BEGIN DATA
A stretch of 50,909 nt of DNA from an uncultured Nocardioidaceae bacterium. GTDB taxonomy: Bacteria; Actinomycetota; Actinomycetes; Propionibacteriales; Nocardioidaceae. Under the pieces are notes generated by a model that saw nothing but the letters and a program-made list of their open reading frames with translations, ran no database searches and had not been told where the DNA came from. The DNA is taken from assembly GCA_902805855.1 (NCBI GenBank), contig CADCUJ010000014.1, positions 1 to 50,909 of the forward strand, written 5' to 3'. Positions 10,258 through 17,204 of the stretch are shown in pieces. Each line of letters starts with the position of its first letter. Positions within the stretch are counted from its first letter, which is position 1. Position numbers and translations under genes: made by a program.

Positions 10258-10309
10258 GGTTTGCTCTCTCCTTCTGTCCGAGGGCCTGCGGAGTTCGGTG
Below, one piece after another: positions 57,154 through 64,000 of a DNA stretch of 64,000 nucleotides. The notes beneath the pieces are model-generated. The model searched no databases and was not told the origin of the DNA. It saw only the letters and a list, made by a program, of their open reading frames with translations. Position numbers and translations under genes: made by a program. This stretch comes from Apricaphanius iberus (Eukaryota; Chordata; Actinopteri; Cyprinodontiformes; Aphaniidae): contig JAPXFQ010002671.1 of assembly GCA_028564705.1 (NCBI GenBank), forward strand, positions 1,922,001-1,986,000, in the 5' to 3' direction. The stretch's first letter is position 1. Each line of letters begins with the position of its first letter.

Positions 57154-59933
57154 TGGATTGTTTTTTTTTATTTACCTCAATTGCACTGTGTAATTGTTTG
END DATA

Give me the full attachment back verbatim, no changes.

A stretch of 50,909 nt of DNA from an uncultured Nocardioidaceae bacterium. GTDB taxonomy: Bacteria; Actinomycetota; Actinomycetes; Propionibacteriales; Nocardioidaceae. Under the pieces are notes generated by a model that saw nothing but the letters and a program-made list of their open reading frames with translations, ran no database searches and had not been told where the DNA came from. The DNA is taken from assembly GCA_902805855.1 (NCBI GenBank), contig CADCUJ010000014.1, positions 1 to 50,909 of the forward strand, written 5' to 3'. Positions 10,258 through 17,204 of the stretch are shown in pieces. Each line of letters starts with the position of its first letter. Positions within the stretch are counted from its first letter, which is position 1. Position numbers and translations under genes: made by a program.

Positions 10258-10309
10258 GGTTTGCTCTCTCCTTCTGTCCGAGGGCCTGCGGAGTTCGGTG
Below, one piece after another: positions 57,154 through 64,000 of a DNA stretch of 64,000 nucleotides. The notes beneath the pieces are model-generated. The model searched no databases and was not told the origin of the DNA. It saw only the letters and a list, made by a program, of their open reading frames with translations. Position numbers and translations under genes: made by a program. This stretch comes from Apricaphanius iberus (Eukaryota; Chordata; Actinopteri; Cyprinodontiformes; Aphaniidae): contig JAPXFQ010002671.1 of assembly GCA_028564705.1 (NCBI GenBank), forward strand, positions 1,922,001-1,986,000, in the 5' to 3' direction. The stretch's first letter is position 1. Each line of letters begins with the position of its first letter.

Positions 57154-59933
57154 TGGATTGTTTTTTTTTATTTACCTCAATTGCACTGTGTAATTGTTTG